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DIY annual home inspection checklist

January 12, 2017

Before you buy a home, you have a home inspection completed by a professional, just to make sure there are no hidden surprises that could turn your dream home into a money pit. With each year, however, you should continue to inspect your home’s construction and systems. Paying close attention can help you curtail an issue before it becomes a costly problem. You don’t need to hire a pro for the annual checkup. Do it yourself instead. Here’s a DIY annual home inspection checklist to guide you through the process. EXTERIOR
  • Look for peeling paint that could signal moisture has penetrated the wood. Cracked or flaking paint is not adhering to the wood, which means you need to repaint, repair, or replace the surface.
  • Check the foundation for cracks. Photograph any cracks that you discover, and mark the date, so you can track any progression of the cracks. If you notice more than hairline foundation cracks, contact a professional to inspect it.
  • Inspect the roof. Take note of damaged or missing shingles that could cause leaks, and repair or replace them. Remove any branches that touch your roof, because insects and rodents that reside on the trees can make their way to your roof, and possibly inside your home.
  • Examine the gutters and downspouts. Remove any debris that clogs up these drainage areas. Replace damaged elbows and repair all cracks.
  • Check the chimney. While you’re on the roof, make sure nothing is blocking the opening of the chimney. Look for cracks in the bricks or mortar that could allow water leaks.
  • Take a look at your windows from the outside. Be sure the weatherstripping is intact to avoid drafts and leaks.
  • Inspect all stairs, decks, and porches. Look for rot or insect damage. Make sure the boards are intact (e.g., no missing screws or loose boards). Study the surface and the underside.
  • Look for stains and cracks on walls and ceilings. Dark, blotchy stains could indicate the presence of mold. Brown rings are a sign that water is leaking behind that surface.
  • Examine your attic’s structure. Be on the lookout for stains, cracks, or gaps in the beams. Poke the joist ends with a screwdriver to make sure the wood is solid. Check the insulation. If your attic isn’t fully insulated, you’re wasting energy.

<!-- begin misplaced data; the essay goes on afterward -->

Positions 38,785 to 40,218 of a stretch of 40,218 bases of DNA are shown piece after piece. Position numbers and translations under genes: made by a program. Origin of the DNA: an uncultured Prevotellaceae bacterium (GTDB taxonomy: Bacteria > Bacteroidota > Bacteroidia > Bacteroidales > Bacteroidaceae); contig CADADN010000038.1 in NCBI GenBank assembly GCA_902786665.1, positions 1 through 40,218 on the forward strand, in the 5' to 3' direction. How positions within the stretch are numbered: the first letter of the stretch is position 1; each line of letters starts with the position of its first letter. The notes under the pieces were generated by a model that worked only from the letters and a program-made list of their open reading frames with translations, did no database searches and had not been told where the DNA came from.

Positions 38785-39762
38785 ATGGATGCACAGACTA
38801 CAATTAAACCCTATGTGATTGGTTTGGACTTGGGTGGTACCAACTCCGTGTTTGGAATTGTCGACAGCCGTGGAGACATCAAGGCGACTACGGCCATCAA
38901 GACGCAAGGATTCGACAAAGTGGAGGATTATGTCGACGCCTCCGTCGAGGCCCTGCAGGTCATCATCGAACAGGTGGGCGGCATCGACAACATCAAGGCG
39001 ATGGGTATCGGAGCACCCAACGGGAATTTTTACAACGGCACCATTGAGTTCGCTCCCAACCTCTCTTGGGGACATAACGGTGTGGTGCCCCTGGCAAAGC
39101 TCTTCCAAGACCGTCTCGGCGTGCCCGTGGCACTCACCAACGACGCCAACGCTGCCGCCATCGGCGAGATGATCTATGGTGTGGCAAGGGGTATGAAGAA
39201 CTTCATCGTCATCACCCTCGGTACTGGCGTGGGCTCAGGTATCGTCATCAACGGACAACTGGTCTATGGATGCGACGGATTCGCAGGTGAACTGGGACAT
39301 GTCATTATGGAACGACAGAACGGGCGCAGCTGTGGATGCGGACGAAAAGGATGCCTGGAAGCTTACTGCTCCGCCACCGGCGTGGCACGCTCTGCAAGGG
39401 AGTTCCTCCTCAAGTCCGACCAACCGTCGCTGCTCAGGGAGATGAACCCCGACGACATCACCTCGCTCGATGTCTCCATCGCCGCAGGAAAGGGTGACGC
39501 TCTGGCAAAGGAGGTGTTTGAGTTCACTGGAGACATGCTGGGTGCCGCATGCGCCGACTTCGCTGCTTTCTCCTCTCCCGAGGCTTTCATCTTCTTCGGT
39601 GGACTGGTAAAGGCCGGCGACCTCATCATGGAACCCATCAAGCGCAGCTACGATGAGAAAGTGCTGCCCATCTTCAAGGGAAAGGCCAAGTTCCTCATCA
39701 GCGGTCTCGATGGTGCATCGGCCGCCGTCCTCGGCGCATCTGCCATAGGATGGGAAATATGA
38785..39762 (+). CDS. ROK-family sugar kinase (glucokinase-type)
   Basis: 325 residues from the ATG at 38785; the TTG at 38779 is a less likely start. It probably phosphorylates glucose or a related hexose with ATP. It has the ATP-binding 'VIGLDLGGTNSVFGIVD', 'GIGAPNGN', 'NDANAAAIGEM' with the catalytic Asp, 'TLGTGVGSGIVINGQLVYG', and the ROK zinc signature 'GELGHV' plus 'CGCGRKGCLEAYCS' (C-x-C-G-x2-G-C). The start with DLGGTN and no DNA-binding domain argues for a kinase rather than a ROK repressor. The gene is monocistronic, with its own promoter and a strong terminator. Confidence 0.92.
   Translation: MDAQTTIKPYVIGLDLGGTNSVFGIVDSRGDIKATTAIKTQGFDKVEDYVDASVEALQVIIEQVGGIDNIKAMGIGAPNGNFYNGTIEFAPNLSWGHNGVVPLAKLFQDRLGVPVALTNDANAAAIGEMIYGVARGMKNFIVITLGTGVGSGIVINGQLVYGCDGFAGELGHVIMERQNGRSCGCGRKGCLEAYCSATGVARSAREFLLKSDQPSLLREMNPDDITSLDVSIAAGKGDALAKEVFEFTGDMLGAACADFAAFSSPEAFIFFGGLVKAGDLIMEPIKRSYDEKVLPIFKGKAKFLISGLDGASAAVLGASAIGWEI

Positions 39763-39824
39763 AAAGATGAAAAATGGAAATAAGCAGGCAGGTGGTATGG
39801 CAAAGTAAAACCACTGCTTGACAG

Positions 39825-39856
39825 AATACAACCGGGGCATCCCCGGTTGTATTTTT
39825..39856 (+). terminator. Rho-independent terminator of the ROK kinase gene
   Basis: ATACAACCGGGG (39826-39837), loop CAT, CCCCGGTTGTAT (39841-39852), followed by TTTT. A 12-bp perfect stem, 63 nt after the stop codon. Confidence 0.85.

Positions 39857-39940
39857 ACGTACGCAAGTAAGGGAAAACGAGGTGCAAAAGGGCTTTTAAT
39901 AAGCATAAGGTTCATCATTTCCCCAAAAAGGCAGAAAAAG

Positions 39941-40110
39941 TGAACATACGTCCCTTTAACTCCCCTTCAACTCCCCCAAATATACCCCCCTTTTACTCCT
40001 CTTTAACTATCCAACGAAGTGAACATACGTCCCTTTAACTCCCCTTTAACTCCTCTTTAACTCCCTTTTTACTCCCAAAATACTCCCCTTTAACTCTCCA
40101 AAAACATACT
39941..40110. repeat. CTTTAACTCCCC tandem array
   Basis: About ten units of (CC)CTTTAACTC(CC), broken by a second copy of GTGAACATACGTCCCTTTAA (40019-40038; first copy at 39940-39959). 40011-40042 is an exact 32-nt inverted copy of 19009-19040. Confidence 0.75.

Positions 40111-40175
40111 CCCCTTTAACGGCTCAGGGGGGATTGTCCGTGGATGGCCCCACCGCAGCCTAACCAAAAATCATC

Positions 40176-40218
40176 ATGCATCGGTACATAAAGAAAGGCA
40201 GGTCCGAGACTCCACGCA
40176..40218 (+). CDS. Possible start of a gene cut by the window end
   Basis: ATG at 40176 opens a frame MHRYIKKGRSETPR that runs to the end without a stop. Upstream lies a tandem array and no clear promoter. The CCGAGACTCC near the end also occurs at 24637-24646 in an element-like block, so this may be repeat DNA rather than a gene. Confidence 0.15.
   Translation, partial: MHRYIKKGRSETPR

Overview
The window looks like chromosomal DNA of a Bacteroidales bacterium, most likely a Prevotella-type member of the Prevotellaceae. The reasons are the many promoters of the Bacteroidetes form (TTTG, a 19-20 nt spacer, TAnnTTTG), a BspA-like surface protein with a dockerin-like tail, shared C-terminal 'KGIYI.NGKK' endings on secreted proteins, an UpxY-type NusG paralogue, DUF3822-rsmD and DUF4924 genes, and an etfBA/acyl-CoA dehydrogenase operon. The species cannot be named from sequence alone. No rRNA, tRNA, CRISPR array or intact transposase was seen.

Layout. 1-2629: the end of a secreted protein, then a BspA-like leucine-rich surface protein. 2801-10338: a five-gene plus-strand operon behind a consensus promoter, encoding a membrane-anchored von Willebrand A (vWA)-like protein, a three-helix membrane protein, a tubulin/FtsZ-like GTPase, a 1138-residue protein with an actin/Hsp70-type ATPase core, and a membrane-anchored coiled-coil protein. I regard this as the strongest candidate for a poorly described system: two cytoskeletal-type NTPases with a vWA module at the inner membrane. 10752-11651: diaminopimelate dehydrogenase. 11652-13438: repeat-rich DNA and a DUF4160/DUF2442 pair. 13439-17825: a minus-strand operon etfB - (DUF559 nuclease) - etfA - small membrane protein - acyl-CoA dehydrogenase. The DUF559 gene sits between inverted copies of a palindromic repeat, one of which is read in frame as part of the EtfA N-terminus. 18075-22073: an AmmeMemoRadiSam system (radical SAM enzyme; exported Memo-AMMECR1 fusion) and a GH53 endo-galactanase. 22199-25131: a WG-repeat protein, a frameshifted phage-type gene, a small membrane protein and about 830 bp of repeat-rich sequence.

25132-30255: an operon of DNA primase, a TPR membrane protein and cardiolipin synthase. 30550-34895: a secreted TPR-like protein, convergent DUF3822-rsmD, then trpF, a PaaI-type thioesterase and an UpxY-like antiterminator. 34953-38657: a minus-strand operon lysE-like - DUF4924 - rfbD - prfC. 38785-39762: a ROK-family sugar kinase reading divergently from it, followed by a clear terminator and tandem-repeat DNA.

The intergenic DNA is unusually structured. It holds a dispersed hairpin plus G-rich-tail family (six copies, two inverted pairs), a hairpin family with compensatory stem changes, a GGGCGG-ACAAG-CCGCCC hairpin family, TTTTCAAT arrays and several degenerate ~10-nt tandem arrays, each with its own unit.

• Walk through the basement and sniff for a mildew smell that indicates moisture build-up. Look for cracks in the floor and walls. Check the bottom of anything that touches the floor, looking for signs of moisture, like dampness, stains, or rust. While you’re in the basement, take a screwdriver and poke the subfloor above. If you find any areas that are soft, you need to repair the subfloor.
  • Make sure your water pipes are corrosion-free. Rusty pipes show that water has leaked through. Also, check the insulation on the pipes.
  • Stairs and railings should be sturdy. Check for wobbles or cracks, and be sure to look under the stairs, where problems can start.
  • Inspect the sinks throughout the house (e.g., kitchen, bathroom, utility). The caulking should be intact, with no cracks or gaps. Check the washers on the faucets to make sure water isn’t dripping. Run the hot and cold water for each faucet and look under the sink while the water is running to identify signs of leaks.
  • Examine the bathtub and shower surrounds. Repair any cracks in the grout and replace broken tiles that could allow water to leak into the walls and subfloor.
  • Check your electrical panel. Scorch marks or rust are signs of a problem. Call your electrician immediately.
  • Replace the batteries on alarms. Test your smoke alarm, carbon monoxide detector, and any other battery-operated sensors, and change the batteries once a year.
Keep your home safe, comfortable, and energy-efficient with an annual home inspection.

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